School of Medicine

Findings may lead to improved insulin-secreting cells derived from stem cells

Using single-cell sequencing technology, diabetes researchers at Washington University School of Medicine in St. Louis have learned why islet beta cells produced from stem cells may not be as good at making insulin in response to blood sugar. The findings could improve treatment for those with insulin-dependent diabetes. The photo shows bioreactors containing a solution of the cells along with growth factors that help them develop into insulin-secreting beta cells. (Photo: Millman lab)

Diabetes researchers at Washington University School of Medicine in St. Louis have uncovered at least one reason insulin-secreting cells made from stem cells in the lab don’t work as well as natural cells. The discovery could help speed progress toward making insulin-secreting cells — called islet beta cells — more effective in the treatment of insulin-dependent Type 1 diabetes.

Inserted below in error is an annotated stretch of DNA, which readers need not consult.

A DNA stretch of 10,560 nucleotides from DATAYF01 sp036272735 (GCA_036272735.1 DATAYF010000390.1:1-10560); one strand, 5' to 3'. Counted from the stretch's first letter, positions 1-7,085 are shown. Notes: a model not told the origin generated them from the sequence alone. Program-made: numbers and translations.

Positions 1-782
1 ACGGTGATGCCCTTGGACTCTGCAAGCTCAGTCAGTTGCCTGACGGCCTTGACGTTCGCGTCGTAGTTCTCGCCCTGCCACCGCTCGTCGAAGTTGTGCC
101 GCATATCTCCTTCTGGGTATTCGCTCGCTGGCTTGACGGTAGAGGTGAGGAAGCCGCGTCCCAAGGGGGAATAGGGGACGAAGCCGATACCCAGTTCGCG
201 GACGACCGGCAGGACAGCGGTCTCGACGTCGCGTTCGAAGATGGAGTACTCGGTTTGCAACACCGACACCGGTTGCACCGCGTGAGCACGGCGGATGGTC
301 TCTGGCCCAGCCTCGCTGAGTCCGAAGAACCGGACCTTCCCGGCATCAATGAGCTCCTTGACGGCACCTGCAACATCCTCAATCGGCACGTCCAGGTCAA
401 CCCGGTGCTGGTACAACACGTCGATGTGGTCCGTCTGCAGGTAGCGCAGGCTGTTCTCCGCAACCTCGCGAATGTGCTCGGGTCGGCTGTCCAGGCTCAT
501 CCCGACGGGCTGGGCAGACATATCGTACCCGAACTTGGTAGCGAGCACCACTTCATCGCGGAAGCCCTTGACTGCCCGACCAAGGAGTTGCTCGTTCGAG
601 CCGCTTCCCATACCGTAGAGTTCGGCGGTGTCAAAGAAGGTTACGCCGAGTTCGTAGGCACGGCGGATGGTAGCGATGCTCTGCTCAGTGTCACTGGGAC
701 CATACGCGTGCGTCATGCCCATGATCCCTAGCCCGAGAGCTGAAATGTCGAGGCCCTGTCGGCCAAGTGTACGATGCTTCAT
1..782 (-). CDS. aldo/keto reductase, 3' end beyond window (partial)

Since scientists first discovered they could sample skin cells or fat cells from people, convert those cells into stem cells and then guide the stem cells to develop into insulin-secreting beta cells, researchers have been attempting to hone the process. The researchers say the new findings, published May 15 in the journal Nature Cell Biology, may help pave the way for producing more efficient and effective beta cells to treat people with insulin-dependent diabetes.

“We have learned several things that could have immediate therapeutic potential for people with diabetes,” said senior investigator Jeffrey R. Millman, PhD, an associate professor of medicine and of biomedical engineering. “Our findings demonstrate that current methods for generating stem cell-derived beta cells may not be as useful as we would like in treating diabetes.”

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